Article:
Thursday, January 12, 2012
The GAO issued a report today on Additional Actions Could Improve Regulatory Oversight of Analyst Conflicts of Interest (GAO-12-209, Jan 12, 2012)( Download GAO-12-209). Here is an excerpt from the highlights:
What GAO Found
Existing research and stakeholder views suggest that the Global Settlement and other regulatory actions have helped to address conflicts faced by equity research analysts. The results of the empirical studies that GAO reviewed generally suggest that the Global Settlement and equity research rules adopted by the SROs were associated with improvements in analysts’ stock recommendations. FINRA officials and SEC staff told GAO that the regulatory reforms have been effective, citing minor deficiencies in their examinations and the limited number of enforcement actions involving conflicts between research and investment banking as evidence of the reforms’ effectiveness. Independent monitors, which were required as part of the Global Settlement, also found that the 12 firms generally were complying with the Global Settlement. Finally, broker-dealers, institutional investors, and others told GAO that the regulatory actions have helped insulate equity research from investment banking influence, although some noted that not all conflicts can be eliminated and certain restrictions can be circumvented.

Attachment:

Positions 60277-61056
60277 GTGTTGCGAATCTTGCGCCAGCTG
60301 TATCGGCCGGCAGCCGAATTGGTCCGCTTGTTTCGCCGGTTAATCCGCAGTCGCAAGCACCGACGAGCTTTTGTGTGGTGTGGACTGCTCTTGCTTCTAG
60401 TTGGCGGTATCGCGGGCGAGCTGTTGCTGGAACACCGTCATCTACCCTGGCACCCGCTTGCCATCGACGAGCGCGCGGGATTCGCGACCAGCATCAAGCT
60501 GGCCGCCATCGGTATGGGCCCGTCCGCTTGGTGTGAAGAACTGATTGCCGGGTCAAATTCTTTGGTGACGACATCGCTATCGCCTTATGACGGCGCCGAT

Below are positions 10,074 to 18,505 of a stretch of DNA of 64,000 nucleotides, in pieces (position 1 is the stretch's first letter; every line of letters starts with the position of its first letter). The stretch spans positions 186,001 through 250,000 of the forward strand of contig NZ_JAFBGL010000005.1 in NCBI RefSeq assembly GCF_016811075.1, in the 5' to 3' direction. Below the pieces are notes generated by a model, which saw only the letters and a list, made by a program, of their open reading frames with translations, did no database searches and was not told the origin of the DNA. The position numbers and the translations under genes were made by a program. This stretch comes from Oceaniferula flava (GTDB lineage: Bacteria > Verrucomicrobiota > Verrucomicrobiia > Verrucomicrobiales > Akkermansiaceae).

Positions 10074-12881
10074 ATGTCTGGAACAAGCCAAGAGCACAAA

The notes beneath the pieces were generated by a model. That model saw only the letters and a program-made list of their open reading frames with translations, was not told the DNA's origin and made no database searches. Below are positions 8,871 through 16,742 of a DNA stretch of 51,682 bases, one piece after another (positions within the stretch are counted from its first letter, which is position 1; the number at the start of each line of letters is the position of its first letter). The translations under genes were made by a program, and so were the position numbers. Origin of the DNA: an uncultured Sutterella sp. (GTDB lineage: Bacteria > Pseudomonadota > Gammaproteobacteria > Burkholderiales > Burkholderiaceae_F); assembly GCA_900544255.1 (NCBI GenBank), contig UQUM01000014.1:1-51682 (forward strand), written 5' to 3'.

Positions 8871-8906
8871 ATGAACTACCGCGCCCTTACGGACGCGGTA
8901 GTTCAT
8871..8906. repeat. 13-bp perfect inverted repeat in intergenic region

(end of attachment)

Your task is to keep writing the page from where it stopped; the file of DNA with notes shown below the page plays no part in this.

Although SEC and FINRA have been taking regulatory action to further address conflicts faced by research analysts, additional action is warranted. FINRA has been working to finalize a rule proposal designed to broaden the obligations of firms to identify and manage equity analyst conflicts and better balance the goals of helping ensure objective and reliable research with minimizing regulatory costs and burdens. FINRA also has been working to finalize another rule proposal that would address conflicts faced by debt research analysts. The current SRO research rules do not cover debt research analysts, although these analysts face conflicts of interests similar to those faced by their equity analyst counterparts. In the absence of an SRO debt research rule, the SROs have relied on antifraud statutes and SRO rules requiring ethical conduct. They also have encouraged firms—with limited success—to comply voluntarily with industry-developed principles designed to address debt analyst conflicts. FINRA plans to package its two rule proposals together and submit them to SEC in the first half of 2012. In contrast, SEC and FINRA have not proposed codifying the Global Settlement’s remaining terms. At the request of the broker-dealers, a court modified the Global Settlement in 2010 and eliminated settlement terms where, for the most part, comparable SRO rules existed. Nonetheless, some of the Global Settlement’s terms that serve to protect investors have not been codified. As a result, the Global Settlement firms continue to be subject to the requirements of the Global Settlement and the SRO research analyst rules, while other firms that provide the same services are subject only to the SRO research analyst rules. As a result, investors may not be provided the same level of protection. GAO has previously reported that a regulatory framework should ensure that market participants receive consistent and useful information as well as consistent protections for similar financial products and services. SEC staff told GAO that they periodically have discussed and analyzed the Global Settlement terms but have not formally assessed and documented whether any of the Global Settlement’s remaining terms should be codified. By not formally assessing whether codifying any of the Global Settlement’s remaining terms provides an effective way of furthering investor protection, SEC may be missing an opportunity to provide the same level of protection for all investors.